Urban Transportation Planning in the United States: An Historical Overview

By Edward Weiner | Go to book overview

Chapter 4
Urban Transportation
Planning Comes of Age

Urban transportation planning came of age with the passage of the Federal-Aid Highway Act of 1962, which required that approval of any federal-aid highway project in an urbanized area of 50,000 or more in population be based on a continuing, comprehensive urban transportation planning process carried out cooperatively by states and local governments. This was the first legislative mandate that required planning as a condition to receiving federal capital assistance funds. The BPR moved quickly to issue technical guidance interpreting the act’s provisions.

Through the mid-1960s, urban transportation planning went through what some have called its “golden age.” Most urban areas were planning their regional highway system, and urban transportation planning methodology had been designed to address this issue. The BPR carried out an extensive program of research, technical assistance, and training to foster the adoption of this process and the new methodologies. These efforts completely transformed the manner in which urban transportation planning was performed. By the legislated deadline of July 1, 1965, all 224 then-existing urbanized areas that fell under the 1962 act had an urban transportation planning process underway.

This also was a period in which there was early recognition of the need for a federal role in urban mass transportation. This role, however, was to remain limited for a number of years to come.


JOINT REPORT ON URBAN MASS TRANSPORTATION

In March 1962, a joint report on urban mass transportation was submitted to President Kennedy, at his request, by the secretary of commerce and the housing and home finance administrator (U.S. Congress, Senate, 1962). This report in

-31-

Notes for this page

Add a new note
If you are trying to select text to create highlights or citations, remember that you must now click or tap on the first word, and then click or tap on the last word.
One moment ...
Default project is now your active project.
Project items

Items saved from this book

This book has been saved
Highlights (0)
Some of your highlights are legacy items.

Highlights saved before July 30, 2012 will not be displayed on their respective source pages.

You can easily re-create the highlights by opening the book page or article, selecting the text, and clicking “Highlight.”

Citations (0)
Some of your citations are legacy items.

Any citation created before July 30, 2012 will labeled as a “Cited page.” New citations will be saved as cited passages, pages or articles.

We also added the ability to view new citations from your projects or the book or article where you created them.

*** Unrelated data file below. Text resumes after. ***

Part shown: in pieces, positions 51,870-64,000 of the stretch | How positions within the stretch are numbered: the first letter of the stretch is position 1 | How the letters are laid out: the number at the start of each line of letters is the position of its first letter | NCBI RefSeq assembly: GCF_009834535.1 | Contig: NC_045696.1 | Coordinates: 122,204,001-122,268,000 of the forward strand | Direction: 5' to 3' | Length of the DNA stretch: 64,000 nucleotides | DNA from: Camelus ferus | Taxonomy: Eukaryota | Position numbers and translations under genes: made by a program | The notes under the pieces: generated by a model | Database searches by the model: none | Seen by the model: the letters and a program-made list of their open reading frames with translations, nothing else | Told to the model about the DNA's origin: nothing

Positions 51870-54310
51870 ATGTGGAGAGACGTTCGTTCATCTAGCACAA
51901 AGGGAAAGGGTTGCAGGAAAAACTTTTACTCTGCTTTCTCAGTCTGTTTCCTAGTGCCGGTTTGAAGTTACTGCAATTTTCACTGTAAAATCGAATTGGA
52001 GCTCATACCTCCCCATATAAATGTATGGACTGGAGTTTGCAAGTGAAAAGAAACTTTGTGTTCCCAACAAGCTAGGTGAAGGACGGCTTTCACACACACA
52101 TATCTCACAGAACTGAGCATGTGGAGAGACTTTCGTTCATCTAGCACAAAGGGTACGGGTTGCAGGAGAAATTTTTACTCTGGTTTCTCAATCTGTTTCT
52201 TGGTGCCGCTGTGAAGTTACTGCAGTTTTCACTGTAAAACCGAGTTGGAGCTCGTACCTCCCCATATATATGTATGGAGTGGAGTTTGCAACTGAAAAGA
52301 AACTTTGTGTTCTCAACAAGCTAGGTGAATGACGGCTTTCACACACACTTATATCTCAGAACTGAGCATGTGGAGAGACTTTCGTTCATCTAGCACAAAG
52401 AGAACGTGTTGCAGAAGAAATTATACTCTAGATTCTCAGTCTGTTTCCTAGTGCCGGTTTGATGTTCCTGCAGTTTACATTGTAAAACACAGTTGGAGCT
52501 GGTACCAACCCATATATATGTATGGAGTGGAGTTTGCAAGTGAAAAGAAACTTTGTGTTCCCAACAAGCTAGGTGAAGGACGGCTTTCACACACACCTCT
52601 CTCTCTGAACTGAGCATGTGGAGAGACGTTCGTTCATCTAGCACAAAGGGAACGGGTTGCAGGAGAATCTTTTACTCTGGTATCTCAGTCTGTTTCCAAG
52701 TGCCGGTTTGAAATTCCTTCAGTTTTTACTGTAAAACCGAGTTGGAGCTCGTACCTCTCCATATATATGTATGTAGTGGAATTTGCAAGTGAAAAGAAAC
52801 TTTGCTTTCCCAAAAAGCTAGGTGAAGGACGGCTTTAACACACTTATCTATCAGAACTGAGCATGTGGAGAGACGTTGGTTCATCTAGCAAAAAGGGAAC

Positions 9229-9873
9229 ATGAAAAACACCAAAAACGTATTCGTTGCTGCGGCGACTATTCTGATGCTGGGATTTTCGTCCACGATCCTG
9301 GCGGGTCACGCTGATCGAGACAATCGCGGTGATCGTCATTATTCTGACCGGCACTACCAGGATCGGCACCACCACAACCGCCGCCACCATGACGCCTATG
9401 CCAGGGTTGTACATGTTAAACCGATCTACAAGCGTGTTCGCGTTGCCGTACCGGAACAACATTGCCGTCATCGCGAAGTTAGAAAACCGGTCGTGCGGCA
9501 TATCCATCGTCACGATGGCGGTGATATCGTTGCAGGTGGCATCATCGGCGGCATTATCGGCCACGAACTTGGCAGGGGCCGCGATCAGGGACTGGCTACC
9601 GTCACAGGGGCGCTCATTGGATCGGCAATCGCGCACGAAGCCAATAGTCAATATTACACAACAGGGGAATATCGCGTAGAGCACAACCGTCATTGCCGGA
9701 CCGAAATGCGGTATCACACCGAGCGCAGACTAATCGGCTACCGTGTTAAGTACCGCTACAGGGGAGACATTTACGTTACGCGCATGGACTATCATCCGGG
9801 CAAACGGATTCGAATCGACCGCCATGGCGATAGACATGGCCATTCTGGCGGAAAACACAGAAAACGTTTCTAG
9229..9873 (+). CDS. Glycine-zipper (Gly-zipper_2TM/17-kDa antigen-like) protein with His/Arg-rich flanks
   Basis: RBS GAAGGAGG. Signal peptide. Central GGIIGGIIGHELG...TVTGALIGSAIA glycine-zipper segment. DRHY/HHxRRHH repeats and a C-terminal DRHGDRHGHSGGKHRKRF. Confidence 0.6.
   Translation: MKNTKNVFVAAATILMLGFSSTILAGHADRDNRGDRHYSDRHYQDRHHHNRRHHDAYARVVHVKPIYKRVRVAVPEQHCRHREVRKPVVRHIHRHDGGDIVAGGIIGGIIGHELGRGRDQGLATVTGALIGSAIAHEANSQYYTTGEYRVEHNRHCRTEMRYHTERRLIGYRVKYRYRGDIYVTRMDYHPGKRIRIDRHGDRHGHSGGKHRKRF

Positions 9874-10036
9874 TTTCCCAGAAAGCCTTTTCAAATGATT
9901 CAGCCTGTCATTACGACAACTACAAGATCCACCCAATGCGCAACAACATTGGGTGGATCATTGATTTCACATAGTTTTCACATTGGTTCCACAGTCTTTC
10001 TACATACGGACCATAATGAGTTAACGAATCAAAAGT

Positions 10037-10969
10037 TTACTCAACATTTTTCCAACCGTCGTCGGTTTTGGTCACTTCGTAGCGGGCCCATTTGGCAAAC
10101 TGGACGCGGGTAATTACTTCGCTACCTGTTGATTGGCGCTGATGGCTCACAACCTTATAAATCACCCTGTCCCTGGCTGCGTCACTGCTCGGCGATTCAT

Notes (0)
Bookmarks (0)

You have no saved items from this book

Project items include:
  • Saved book/article
  • Highlights
  • Quotes/citations
  • Notes
  • Bookmarks
Notes
Cite this page

Cited page

Style
Citations are available only to our active members.
Sign up now to cite pages or passages in MLA, APA and Chicago citation styles.

(Einhorn, 1992, p. 25)

(Einhorn 25)

1

1. Lois J. Einhorn, Abraham Lincoln, the Orator: Penetrating the Lincoln Legend (Westport, CT: Greenwood Press, 1992), 25, http://www.questia.com/read/27419298.

Cited page

Bookmark this page
Urban Transportation Planning in the United States: An Historical Overview
Table of contents

Table of contents

Settings

Settings

Typeface
Text size Smaller Larger Reset View mode
Search within

Search within this book

Look up

Look up a word

  • Dictionary
  • Thesaurus
Please submit a word or phrase above.
Print this page

Print this page

Why can't I print more than one page at a time?

Full screen
/ 250

matching results for page

Cited passage

Style
Citations are available only to our active members.
Sign up now to cite pages or passages in MLA, APA and Chicago citation styles.

"Portraying himself as an honest, ordinary person helped Lincoln identify with his audiences." (Einhorn, 1992, p. 25).

"Portraying himself as an honest, ordinary person helped Lincoln identify with his audiences." (Einhorn 25)

"Portraying himself as an honest, ordinary person helped Lincoln identify with his audiences."1

1. Lois J. Einhorn, Abraham Lincoln, the Orator: Penetrating the Lincoln Legend (Westport, CT: Greenwood Press, 1992), 25, http://www.questia.com/read/27419298.

Cited passage

Thanks for trying Questia!

Please continue trying out our research tools, but please note, full functionality is available only to our active members.

Your work will be lost once you leave this Web page.

For full access in an ad-free environment, sign up now for a FREE, 1-day trial.

Already a member? Log in now.